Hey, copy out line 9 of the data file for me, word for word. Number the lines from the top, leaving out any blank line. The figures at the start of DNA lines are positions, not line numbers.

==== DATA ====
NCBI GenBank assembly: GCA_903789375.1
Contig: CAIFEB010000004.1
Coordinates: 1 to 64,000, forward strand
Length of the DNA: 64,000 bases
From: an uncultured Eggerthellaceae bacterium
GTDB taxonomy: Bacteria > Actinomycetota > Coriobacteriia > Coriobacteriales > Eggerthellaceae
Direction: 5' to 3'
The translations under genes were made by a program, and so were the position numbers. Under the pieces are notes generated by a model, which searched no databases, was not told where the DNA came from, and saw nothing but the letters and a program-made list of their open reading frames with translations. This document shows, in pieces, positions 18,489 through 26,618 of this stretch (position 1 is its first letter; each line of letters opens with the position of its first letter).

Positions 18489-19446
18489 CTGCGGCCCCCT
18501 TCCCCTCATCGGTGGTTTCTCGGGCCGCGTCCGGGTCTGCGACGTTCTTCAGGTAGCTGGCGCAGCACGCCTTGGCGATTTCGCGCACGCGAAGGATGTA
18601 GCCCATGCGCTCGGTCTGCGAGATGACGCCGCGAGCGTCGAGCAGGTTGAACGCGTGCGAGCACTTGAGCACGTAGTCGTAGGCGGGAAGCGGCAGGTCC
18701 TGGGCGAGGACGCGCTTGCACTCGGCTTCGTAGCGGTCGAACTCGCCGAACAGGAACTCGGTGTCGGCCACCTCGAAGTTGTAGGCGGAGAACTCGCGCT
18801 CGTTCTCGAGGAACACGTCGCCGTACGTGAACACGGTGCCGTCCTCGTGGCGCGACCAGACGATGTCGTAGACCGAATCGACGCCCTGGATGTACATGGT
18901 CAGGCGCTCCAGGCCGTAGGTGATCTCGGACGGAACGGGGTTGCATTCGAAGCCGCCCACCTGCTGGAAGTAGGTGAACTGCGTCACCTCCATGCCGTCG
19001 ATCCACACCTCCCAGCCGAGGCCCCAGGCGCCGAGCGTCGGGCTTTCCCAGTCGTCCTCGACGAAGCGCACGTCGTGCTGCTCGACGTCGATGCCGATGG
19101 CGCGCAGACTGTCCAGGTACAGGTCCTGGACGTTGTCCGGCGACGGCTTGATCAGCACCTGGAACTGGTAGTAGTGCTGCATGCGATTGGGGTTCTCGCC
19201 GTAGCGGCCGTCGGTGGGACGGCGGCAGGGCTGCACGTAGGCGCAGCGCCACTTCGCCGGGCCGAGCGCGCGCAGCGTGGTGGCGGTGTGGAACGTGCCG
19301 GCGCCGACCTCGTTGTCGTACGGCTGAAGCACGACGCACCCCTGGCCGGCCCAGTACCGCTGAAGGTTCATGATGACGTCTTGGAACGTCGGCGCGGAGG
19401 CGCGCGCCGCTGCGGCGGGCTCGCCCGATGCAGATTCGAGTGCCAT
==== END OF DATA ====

Positions 18489-19446